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Wersja Polska

SIMULATION MODEL ANALYSIS


DESCRIPTION

The simulation model is a series of Excel spreadsheets which can be used to estimate the effects of several types of policy changes on different income groups. It can help analysts to determine who is being served by current policies, and who might be served if certain policy changes were introduced. Which policies affect which income groups? Are there gaps to assistance to the very needy, or somewhat needy, households? In designing subsidy programs when budget resources are limited, using the model can help policymakers to identify gaps in coverage of housing programs in some income groups. It can help policy makers assess which types of subsidies may redistribute income in well-targetd, transparent, and fair programs.

In the model, recent income data, rent and sales price data, and subsidy formulas from Poland are included. These figures could be substituted with data and formula from other time periods, countries, or similar programs in order to estimate the impact of different types of policy changes on income groups.

GOALS AND OVERVIEW

The affordability of housing is a major problem in Poland, as it is in most countries. The simulation model designed by the Urban Institute Consortium addresses the affordability of housing options available to different income groups by analyzing the interface between an estimate of the household income distribution for employed persons in Poland and a variety of assumptions about rent levels and prices for new housing and purchases on the secondary market. The simulation analysis considers the impact on affordability of the major subsidy programs—the housing allowance and the TBS (public housing association) programs—to see how they affect the rent burden faced by households at different income levels.

In addition, the analysis attempts to determine whether major "gaps" exist in addressing household affordability: for example, whether households not eligible for the current housing allowance program can afford housing under various cost assumptions, or could afford to take part in a TBS-type project.

The model allows us to examine current rent levels and resulting rent burdens, but the simulation analysis has also been extended to a future scenario in which rents have been increased; we then assess the situation of households with reference to the new income eligibility limits proposed by the Housing and Urban Development Authority (HUDA) for the housing allowance program.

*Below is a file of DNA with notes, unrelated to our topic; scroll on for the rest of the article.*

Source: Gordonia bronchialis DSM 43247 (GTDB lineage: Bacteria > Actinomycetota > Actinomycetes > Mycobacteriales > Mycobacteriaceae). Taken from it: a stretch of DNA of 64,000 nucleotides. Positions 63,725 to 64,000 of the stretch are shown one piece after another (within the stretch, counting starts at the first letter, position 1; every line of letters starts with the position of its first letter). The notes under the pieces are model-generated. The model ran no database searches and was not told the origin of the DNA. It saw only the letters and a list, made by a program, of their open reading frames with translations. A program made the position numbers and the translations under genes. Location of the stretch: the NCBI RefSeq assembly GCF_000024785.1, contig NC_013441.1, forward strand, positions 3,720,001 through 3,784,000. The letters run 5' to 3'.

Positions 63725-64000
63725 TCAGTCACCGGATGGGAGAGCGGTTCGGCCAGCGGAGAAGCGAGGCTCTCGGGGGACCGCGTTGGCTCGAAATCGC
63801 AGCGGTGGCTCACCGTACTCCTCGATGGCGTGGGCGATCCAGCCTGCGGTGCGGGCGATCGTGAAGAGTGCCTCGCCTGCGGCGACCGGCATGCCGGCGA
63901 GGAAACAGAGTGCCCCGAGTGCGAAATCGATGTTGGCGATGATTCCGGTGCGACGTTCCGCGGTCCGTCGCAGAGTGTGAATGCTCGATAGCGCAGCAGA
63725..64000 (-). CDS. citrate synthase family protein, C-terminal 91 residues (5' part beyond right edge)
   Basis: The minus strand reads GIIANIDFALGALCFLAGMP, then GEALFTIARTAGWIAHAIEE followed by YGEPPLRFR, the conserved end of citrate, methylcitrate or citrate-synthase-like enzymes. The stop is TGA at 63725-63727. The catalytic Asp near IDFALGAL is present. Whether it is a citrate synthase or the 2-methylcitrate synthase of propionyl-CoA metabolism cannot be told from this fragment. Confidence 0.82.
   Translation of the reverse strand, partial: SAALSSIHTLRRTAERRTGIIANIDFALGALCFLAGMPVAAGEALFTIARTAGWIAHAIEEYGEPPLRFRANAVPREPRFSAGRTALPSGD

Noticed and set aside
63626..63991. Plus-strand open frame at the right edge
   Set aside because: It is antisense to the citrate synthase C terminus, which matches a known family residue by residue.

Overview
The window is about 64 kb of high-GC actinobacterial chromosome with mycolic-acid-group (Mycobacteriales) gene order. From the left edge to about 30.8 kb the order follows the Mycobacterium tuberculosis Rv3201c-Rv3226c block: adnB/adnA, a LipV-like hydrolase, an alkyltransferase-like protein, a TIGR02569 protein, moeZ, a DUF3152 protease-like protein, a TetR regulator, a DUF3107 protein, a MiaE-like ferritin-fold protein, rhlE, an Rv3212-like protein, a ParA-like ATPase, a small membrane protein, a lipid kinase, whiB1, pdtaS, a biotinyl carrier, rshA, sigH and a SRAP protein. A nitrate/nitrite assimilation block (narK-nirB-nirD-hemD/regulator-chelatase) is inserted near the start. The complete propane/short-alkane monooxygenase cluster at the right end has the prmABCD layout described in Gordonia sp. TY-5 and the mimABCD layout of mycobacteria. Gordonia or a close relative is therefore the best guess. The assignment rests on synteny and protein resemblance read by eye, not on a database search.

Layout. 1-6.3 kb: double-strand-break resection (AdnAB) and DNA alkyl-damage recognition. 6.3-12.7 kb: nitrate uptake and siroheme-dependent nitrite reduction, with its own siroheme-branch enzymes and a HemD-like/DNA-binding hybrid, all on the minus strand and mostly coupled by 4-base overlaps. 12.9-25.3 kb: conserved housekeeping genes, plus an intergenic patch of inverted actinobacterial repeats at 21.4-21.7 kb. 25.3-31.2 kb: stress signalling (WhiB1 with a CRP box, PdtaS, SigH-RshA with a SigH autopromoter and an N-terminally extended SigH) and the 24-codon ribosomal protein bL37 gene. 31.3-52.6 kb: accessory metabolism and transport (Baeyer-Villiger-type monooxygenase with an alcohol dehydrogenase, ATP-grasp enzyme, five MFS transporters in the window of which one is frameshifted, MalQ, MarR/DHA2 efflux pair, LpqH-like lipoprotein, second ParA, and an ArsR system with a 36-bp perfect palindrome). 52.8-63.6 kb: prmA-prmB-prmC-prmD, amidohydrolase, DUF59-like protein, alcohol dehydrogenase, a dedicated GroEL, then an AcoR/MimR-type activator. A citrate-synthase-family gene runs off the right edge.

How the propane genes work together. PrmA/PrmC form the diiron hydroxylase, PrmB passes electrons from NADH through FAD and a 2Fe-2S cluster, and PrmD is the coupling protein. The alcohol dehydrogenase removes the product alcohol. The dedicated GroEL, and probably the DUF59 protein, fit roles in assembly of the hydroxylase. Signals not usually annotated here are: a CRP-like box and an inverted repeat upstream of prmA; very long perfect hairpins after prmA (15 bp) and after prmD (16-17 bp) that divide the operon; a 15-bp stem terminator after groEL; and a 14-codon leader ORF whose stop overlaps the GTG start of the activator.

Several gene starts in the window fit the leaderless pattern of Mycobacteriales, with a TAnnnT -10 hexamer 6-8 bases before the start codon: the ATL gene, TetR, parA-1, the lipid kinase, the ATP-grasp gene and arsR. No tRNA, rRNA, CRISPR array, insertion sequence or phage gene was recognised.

Similarly, with regard to the TBS-type program, the analysis examines the payment burden for households in TBS programs when rents are set at or below the maximum of 4 percent of replacement cost. Finally, households whose income falls above the eligibility limits for TBS may or may not also face severe affordability problems; their options differ from those with more modest incomes and include home purchase as well as private-sector rental housing.

POTENTIAL APPLICATIONS OF THE SIMULATION MODEL

  • Current Rent Levels and the Current Housing Allowance and TBS-type Programs

    • What is the profile of rent burden for households at different points in the income distribution?

    • What affordability problems are faced by households not eligible for assistance under the current housing allowance rules?

    • What might be the income and rent burden profile of households that might typically participate in a TBS project?

    • Is there an affordability gap for households those not eligible for a housing allowance but not able to afford a TBS unit?

  • Rent Reform and a Revised Housing Allowance Program

    • What would the rent burden profiles be for households if rents were increased under rent reform?

    • What would be the impact of the new housing allowance eligibility rules on assisting households?

  • Purchasing a New or Existing Unit with a Mortgage Loan

    • Which income groups can afford to purchase new or existing apartments or single-family houses with the assistance of a mortgage loan?

    • How is the affordability of home purchase affected by differences in location and the structure of housing costs?

APPROACH TO THE ANALYSIS

The analyses described in this section have been addressed through a "simulation" that relates the income distribution for employed households in Poland to various assumptions about rent levels, utility payments, and the cost of new housing. Ideally, an analysis of affordability would examine what Polish households are actually paying for housing. Thus, the analysis would use a database composed of information on individual households—for example, a sample of households selected for interview, with a sampling plan structured to provide nationwide and regional estimates. The interviewed households would be asked to supply information on income, housing costs, utility costs, mortgage loans, and so forth, which would provide figures for the actual payment burden facing each household.


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Poland Housing Finance Program at poland@ui.urban.org.

Poland Housing Finance Program
c/o The Urban Institute
2100 M Street, NW
Washington, DC 20037